My maternal grandparents lived in Carmarthen. She was first-language Welsh. He was from a family of North Pembrokeshire farmers who spoke Welsh at home but English for all formal and business purposes. They brought up their three children to speak only English so that they would get on in the world. Mum picked up a bit of Welsh in the playground but was never fluent. She moved to Reading at the age of 19 to join her older sister. They were both teachers. They retained enough Welsh to use it to each other when discussing topics that were unsuitable for their children.
My paternal grandparents were from Swansea. He is shown on censuses as speaking both Welsh and English, but I doubt if he spoke Welsh again after meeting my grandmother. She was half English and very proud of her “well connected” English family. (Later research threw some doubt on this but never mind.) They moved to Reading in 1939. Dad was brought up in Swansea, but joined them in Reading after leaving the RAF. He was a teacher, and met my Mum.
I was born and brought up in Reading. We visited relations in Swansea and Carmarthen, but I don’t recall hearing Welsh spoken except on one occasion when our grandmother took us to see her neighbour Mrs Jones. They spoke Welsh to each other, but, finding that we did not understand, Mrs Jones shook her head sadly and said “No Welsh children any more. Only English children.”
My parents encouraged me to think of myself as Welsh, but I lacked an important attribute – the accent. I had some idea of going to a university in Wales, but the school talked me out of it and I ended up in England. I thought that I might join the Welsh Society, but an aggressive young woman listened to my (lack of) accent and said “Are you Welsh”? I said rather lamely that my parents were, and retreated. Feeling rejected, I decided that I would never be accepted as Welsh, but I could pass for English anywhere, so I would be English. I acquired an English husband, an English surname, English children and English in-laws. I had to bite my tongue on occasions when they complained about people in Wales speaking Welsh.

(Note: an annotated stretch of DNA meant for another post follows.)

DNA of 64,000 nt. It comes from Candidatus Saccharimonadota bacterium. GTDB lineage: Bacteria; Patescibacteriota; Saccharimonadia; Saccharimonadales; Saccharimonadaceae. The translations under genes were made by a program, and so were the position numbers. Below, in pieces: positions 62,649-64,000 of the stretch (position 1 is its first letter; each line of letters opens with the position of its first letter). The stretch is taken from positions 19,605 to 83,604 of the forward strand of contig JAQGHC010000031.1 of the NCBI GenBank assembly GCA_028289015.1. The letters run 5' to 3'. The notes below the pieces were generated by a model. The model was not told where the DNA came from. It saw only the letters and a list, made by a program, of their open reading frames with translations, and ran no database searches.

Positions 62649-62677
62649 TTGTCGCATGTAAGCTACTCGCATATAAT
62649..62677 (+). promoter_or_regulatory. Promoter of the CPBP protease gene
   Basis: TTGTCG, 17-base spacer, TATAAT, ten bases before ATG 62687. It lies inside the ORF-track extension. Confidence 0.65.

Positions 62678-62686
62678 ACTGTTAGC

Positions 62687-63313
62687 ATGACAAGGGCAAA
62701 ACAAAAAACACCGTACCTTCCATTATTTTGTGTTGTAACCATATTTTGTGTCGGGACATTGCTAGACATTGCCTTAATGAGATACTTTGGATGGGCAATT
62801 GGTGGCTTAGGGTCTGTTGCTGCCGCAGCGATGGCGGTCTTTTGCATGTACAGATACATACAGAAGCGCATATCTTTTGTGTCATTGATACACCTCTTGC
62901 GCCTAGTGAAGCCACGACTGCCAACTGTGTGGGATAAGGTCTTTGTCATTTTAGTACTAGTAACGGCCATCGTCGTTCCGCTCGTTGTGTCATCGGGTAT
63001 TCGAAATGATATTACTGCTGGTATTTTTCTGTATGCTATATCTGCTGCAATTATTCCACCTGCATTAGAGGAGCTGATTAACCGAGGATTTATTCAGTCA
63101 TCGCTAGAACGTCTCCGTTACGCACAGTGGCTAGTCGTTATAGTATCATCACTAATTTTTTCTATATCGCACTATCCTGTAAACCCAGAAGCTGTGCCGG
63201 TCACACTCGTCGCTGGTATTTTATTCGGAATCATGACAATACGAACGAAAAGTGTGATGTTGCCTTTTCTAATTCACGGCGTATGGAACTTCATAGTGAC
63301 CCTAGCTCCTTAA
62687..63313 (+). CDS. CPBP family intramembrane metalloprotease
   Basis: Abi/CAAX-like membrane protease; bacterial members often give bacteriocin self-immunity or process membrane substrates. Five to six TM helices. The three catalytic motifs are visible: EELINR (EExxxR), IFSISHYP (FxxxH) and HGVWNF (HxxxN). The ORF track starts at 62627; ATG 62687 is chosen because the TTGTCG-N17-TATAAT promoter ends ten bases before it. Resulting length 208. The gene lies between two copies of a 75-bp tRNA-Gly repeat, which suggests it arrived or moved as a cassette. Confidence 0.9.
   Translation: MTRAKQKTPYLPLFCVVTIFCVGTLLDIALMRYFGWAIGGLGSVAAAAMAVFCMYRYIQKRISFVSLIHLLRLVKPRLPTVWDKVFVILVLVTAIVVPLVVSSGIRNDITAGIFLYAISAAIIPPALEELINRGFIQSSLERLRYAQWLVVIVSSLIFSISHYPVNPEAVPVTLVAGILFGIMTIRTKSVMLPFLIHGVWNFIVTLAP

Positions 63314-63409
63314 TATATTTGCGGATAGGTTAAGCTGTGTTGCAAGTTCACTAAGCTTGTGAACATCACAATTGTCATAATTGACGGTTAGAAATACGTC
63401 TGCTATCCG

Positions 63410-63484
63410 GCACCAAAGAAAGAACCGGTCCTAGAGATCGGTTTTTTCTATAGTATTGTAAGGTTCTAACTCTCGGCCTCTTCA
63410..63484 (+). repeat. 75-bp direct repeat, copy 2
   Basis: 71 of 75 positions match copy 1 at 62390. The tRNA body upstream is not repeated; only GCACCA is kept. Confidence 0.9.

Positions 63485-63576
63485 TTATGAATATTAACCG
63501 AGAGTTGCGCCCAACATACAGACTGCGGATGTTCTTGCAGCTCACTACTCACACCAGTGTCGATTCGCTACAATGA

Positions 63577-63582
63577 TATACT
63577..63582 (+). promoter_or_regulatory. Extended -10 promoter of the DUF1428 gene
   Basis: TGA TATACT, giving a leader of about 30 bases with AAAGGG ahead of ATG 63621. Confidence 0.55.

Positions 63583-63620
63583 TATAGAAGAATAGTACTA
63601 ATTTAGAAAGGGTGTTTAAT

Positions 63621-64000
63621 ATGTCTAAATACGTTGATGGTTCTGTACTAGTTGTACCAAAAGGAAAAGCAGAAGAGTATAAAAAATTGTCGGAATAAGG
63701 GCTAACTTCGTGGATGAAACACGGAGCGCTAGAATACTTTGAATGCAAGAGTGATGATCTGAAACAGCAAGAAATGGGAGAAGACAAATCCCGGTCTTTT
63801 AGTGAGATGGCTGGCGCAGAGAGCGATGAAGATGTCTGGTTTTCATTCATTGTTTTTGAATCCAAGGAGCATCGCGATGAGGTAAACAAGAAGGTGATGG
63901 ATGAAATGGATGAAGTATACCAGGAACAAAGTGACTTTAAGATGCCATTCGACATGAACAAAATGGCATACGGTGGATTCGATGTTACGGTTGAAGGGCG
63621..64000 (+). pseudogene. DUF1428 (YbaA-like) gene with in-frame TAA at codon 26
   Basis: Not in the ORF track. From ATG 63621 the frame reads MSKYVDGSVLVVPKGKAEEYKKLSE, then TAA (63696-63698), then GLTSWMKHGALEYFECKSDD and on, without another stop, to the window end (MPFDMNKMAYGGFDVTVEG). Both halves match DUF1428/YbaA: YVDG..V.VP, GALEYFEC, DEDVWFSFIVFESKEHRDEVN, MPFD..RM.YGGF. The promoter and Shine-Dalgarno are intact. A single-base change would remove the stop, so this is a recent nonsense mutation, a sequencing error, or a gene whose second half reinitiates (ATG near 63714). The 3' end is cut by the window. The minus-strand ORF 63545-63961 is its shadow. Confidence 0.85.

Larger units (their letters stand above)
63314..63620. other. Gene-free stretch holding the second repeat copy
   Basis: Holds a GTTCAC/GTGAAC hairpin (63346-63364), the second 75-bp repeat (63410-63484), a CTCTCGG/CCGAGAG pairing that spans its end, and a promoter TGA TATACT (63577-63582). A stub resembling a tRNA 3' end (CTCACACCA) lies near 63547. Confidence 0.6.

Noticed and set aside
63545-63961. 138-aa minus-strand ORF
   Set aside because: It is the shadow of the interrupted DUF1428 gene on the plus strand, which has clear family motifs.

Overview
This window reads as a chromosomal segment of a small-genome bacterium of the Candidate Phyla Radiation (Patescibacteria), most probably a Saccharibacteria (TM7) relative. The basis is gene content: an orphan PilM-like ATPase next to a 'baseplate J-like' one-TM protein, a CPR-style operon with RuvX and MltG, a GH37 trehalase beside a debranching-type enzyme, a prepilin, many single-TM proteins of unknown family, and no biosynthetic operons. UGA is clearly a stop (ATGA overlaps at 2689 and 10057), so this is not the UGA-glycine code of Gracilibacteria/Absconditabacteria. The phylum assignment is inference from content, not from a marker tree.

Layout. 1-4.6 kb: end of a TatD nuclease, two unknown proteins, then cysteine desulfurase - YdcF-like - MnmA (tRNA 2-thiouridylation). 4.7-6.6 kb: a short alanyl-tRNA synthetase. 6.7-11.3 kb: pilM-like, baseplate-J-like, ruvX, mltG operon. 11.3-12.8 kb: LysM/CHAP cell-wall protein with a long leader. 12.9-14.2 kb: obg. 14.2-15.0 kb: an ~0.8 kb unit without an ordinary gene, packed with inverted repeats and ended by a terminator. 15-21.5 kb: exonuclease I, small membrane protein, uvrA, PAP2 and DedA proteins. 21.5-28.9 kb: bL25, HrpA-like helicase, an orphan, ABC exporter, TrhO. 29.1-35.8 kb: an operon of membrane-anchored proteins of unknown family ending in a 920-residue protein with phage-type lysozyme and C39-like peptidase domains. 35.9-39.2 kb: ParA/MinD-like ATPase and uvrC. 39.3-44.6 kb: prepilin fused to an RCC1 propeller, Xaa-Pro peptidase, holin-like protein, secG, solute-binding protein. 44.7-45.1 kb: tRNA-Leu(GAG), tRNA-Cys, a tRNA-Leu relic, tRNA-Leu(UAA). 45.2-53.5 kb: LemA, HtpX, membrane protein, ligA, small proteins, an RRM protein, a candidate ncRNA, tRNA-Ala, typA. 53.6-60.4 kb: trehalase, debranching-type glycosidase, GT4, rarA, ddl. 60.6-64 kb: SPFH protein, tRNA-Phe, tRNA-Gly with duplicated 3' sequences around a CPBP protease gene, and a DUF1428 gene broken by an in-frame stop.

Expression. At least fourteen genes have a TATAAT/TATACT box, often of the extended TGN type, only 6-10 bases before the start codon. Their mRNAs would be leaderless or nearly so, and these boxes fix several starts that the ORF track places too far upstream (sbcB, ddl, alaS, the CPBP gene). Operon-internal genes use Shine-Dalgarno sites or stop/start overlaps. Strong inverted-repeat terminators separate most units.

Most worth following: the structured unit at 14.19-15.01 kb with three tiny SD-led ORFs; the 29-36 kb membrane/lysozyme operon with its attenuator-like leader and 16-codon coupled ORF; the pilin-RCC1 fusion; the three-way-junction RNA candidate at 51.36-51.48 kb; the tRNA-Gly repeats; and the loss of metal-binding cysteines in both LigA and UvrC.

After retiring, my Dad took up family history, and he and Mum moved to Swansea, where he still had assorted cousins, none of them Welsh speakers. I helped him a bit and got a taste for it. After he died, I carried on where he left off. 7/8 ancestors from Pembrokeshire/Carmarthenshire/Glamorganshire. 1/8 from England via the “well connected” great grandmother. Wills, tombstones and obituaries were almost all in English, but there were just a few in Welsh. I was walking along the front at Oystermouth one day with Mum, who was suffering more and more with dementia. A young woman passed us, speaking to her small child in Welsh. Mum said in surprise, “I understood that!” Something of the language still remained. On sorting out Dad’s books, I came upon “Teach Yourself Welsh”, with copious handwritten notes on the first few pages, then nothing. Who can blame him?
When I retired I discovered the wealth of learning available online. Having reached saturation point with cell biology, genetics, maths, art history etc., I decided to try a language. Revise French? Build on my very sketchy German or Italian? Italian would help with opera. Duolingo Italian it was. After a while my attention started to stray and I looked at what else was available. Welsh? Well, it might be fun just to have a quick look out of respect for family tradition. No way was I going to start learning seriously. I was hooked. On the Duolingo forum someone mentioned SSiW. Might as well try a different approach as well.
That was 4? 5? years ago. I forget. Anyway, I am still here, and starting intensive Uwch 2 part 2 online next week. I have two shelves full of books in Welsh, of which I have read about half. A family history contact sent me a link to an obituary of a mutual cousin who died young many years ago. It was in Welsh and I only had to look up a few of the more obscure and flowery words. With a smug grin I was able to thank her and say how interesting I found it. I am still discovering how much I missed. Not just the language, but history, culture, everything that might have been my heritage. England is my home and always will be, but I now have a second personality. Why did I choose “Betterlatethan” as my forum name? Obvious.